We focus in our science on three patterns: The first is what we call the ‘jaggedness principle.’ In other words, if you don't reduce people to a simplistic, one dimensional measure, but look at them as a whole person, [you see that] people have multiple dimensions and those dimensions don't really correlate with each other like we think.

Take body size. Just because you're tall, doesn't mean you're heavy, right? And it doesn't mean you have really broad shoulders. We tend to think that all those size dimensions are correlated-- and they not. What you have instead is what we call a ‘jagged profile.’ Every single person will be on the high end on some things, the middle on others and the low end on other dimensions. This is true about body size, it's true about character and intelligence, it’s true about any attribute of human beings. At the end of the day, you cannot reduce a person to a single dimension.

You said three patterns. What are the other two?

The second is the ‘context principle,’ which simply stated is that it's meaningless to talk about behavior, performance or learning independent of the immediate environment in which you're learning, behaving and performing. The situation really matters. Anyone who's in education should know that--it's their job, by definition. If you didn't believe that the situation mattered, why would you go into education, right?

The third one is called the ‘pathways principle.’ It suggests that for any outcome you care about, there are always multiple pathways to success. Where people differ is in the pace and sequence with which they will accomplish things. This was a big surprise for me. It took me a while to come to terms with this idea of differing paces and abilities.

In our society, we tend to think there's a really tight relationship between ‘fast’ and ‘smart.’ [When someone says ‘He got that idea quickly!’ we infer that the person is intelligent. But] when you look at individual level, there's no relationship between pace and ability. A kid who takes a little longer to master something is just as likely to master it as someone who zips right through it.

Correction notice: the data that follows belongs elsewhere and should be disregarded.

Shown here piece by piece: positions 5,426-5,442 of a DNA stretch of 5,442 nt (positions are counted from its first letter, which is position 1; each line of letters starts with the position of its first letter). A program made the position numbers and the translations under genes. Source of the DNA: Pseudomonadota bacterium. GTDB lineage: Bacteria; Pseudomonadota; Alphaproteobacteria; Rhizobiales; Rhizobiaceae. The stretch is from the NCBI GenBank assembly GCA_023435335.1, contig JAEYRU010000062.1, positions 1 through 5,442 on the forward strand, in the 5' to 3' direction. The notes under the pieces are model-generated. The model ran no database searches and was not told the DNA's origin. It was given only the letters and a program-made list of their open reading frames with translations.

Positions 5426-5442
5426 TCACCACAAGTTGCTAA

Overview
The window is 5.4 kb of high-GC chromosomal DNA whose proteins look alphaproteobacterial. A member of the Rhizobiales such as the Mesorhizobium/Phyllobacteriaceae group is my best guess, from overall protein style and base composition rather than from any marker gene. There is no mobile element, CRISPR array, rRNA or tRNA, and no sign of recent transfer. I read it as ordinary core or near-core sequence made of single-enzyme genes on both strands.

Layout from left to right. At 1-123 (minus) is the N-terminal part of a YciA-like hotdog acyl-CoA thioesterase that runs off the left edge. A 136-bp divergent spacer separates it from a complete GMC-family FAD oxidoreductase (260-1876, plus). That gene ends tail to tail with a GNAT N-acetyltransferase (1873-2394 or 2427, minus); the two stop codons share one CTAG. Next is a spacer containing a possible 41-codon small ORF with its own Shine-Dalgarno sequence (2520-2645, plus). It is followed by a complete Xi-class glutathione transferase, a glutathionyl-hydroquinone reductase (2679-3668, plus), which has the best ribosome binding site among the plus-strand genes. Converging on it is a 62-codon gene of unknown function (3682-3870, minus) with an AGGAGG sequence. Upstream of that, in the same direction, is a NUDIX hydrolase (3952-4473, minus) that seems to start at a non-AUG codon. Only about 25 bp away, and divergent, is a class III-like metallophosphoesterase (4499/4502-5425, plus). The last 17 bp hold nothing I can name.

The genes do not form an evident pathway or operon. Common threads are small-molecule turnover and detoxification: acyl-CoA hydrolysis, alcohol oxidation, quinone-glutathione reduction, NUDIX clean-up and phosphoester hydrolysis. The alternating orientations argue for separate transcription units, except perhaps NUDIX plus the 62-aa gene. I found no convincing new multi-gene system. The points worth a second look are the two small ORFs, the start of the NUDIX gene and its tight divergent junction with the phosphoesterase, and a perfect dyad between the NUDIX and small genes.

Why do you think we have that misperception?

I can name the person: It was Edward Thorndike, the father of educational psychology, who basically was the first to standardize most of our education system. [Wikipedia notes that a 2002 Review of General Psychology survey ranked Thorndike as the ninth most cited psychologist of the 20th century.]

I'm guessing you're not a fan of his.

Not really. There are a couple of bad guys in the history of our field and he's one of them. But that's my personal opinion. His view of intelligence said intelligence was [a function of] how fast your brain formed connections and he believed that genetics determined that speed. So he believed there were fast memory formation people and slower ones. His compromise [in education] was around how much time should we give people to take standardized tests.

But now imagine if that [theory] is not true. In that case, we have basically picked winners and losers in our education system based on arbitrary time constraints.

You’ve said creating ‘equal opportunities’ requires finding a strong fit between an individual, their capabilities and their educational environments. Why has that been so hard for schools?

That's right. If ‘average’ truly represented ‘most’ people, then standardizing experience on average and then giving that to everyone would be about the fairest way to scale something. That's been the guiding mantra of fairness in our system.

But when you realize that that mythical ‘average’ person doesn't exist, then [that basis for] equality of access really doesn't work.

Instead, what you really want is closer to what we would call ‘equity.’ [That means] giving each person the thing that they need to accomplish the same kind of goals, the shared goals. What I want to see is a commitment to fit.

It's unbelievable how hard it is to get that [idea across] in education. At best, we need to give you a label of a disability for you to have any kind of accommodations outside of the ‘norm.’

In this world, would there be such a thing as failure?

I don't care how you compare to the kid sitting next to you on a one-dimensional assessment after some arbitrary amount of time. Who’s that good for? Who benefits? It certainly doesn’t benefit the kid, nor the parent—not even the employer.

What I want to know is this: Does the kid actually understand the material? Have they mastered this stuff? If it takes them a little longer, so what? What you would see in this environment are differences in what kids master, the breadth of their mastery and different interests they have.

Imagining taking little kids who have a passion for something into school for the first time and giving them decent environments.It’s hard to imagine that those kids would not care or that you’d have a lot of failures.